Mercedes-Benz to invest €14 bn for driving EV battery development

By Editor


Mercedes-Benz plans to invest €14 billion in 2024, focusing on research and development, and enhancing its production facilities. A substantial portion of this investment will target the advancement of batteries and electric drive systems.

EV battery growth

The latest report from IEA (International Energy Agency) says the global demand for EV batteries has reached more than 750 GWh in 2023, up 40 percent. Electric cars account for 95 percent of this growth. China (415 GWh), Europe (185 GWh) and  the United States (around 100 GWh) are the leading EV battery markets in 2023.

EV battery demand in China

Mercedes-Benz’s eCampus

The automaker has inaugurated the eCampus at its headquarters in Stuttgart-Unterturkheim, dedicated to the development of electric vehicle batteries. This initiative aims to innovate chemical compositions and optimize production processes for high-performance cells with “Mercedes-Benz DNA,” aiming to cut EV battery costs by more than 30 percent in the coming years.

Mercedes-Benz’s eCampus encompasses all aspects of battery and cell technology, from developing new cell chemistries and industrial-scale cell production to testing and certifying complete battery units. The automaker did not reveal the employment opportunities at the center.

“eCampus will help to reduce battery costs by more than 30 percent in the coming years. By locating the eCampus at the heart of our centre for research and development of drive systems, it signifies a clear commitment to a more sustainable future,” said Ola Kallenius, Chairman of the Board of Management of Mercedes-Benz Group.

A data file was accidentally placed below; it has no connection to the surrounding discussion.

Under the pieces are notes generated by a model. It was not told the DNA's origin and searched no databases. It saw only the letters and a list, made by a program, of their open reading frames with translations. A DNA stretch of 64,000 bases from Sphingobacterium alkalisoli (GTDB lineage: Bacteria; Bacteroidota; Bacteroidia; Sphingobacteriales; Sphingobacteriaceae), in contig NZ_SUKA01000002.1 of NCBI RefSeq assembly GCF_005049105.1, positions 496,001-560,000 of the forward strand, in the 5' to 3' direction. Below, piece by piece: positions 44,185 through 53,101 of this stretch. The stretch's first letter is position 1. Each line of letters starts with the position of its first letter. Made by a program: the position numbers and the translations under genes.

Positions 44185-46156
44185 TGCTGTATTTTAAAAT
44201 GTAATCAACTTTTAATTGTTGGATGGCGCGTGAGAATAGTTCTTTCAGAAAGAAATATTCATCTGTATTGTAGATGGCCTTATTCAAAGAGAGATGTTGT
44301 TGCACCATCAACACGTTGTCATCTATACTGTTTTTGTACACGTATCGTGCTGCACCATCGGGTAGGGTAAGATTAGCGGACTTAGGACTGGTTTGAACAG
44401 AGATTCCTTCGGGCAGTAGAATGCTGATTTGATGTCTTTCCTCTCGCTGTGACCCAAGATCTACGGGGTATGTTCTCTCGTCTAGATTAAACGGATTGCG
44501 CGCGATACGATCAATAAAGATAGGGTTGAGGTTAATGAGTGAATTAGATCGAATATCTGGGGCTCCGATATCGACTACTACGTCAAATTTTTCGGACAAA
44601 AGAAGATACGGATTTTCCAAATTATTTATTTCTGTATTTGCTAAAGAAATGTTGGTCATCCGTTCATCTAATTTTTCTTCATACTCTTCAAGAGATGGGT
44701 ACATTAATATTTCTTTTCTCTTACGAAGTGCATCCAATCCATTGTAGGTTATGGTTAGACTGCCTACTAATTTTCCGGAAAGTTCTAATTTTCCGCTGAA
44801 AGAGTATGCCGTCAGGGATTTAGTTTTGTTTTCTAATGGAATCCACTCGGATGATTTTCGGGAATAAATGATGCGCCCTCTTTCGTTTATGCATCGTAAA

Mercedes-Benz is exploring various cell chemistries, including lithium-ion cells with high-energy anodes based on silicon composites, cobalt-free cathode chemistries, and solid-state battery technology. The competence center for battery technologies at the Stuttgart-Unterturkheim plant will begin operations in two phases. The 10,000-square-meter facility for industrial battery cell production has commenced operations following a two-year construction period.

Mercedes Benz EV battery innovation

Since 2022, Mercedes-Benz’s production sites have been net carbon neutral. By 2030, the company plans to meet more than 70 percent of its production energy needs through renewable energy sources, achieved by expanding solar and wind energy installations and entering power purchase agreements. The goal is for all Mercedes-Benz production plants worldwide to operate on 100 percent renewable energy by 2039.

Going slow

According to a Reuters news report, Mercedes-Benz will not expand its battery cell capacity until there is a clearer indication of increased demand for electric vehicles (EVs). This decision follows a revision of the company’s EV sales projections for 2030, reducing the need for the initially planned capacity, as stated by Chief Technology Officer Markus Schaefer.

In 2022, Mercedes-Benz anticipated a requirement for over 200 gigawatt hours (GWh) of battery cell capacity by the decade’s end, planning to construct eight cell factories worldwide, including four in Europe, in collaboration with various partners. However, lower-than-expected EV demand has led to adjusted sales forecasts. The company now expects electrified vehicles, including hybrids, to constitute up to 50 percent of its total sales by 2030, a significant delay from the previous target of 2025.

Mercedes-Benz had secured a deal with CATL in 2022 to source battery cells from the Chinese company’s 100 GWh plant in Hungary, though specific details of the agreement were not disclosed. Additionally, it will source cells from a 40 GWh plant in France through a joint venture with ACC, in which it holds a 30 percent stake. Plans to build two more ACC plants in Germany and Italy were put on hold last month due to sluggish EV demand. The automaker also maintains supplier relationships in the U.S. and China.

Baburajan Kizhakedath

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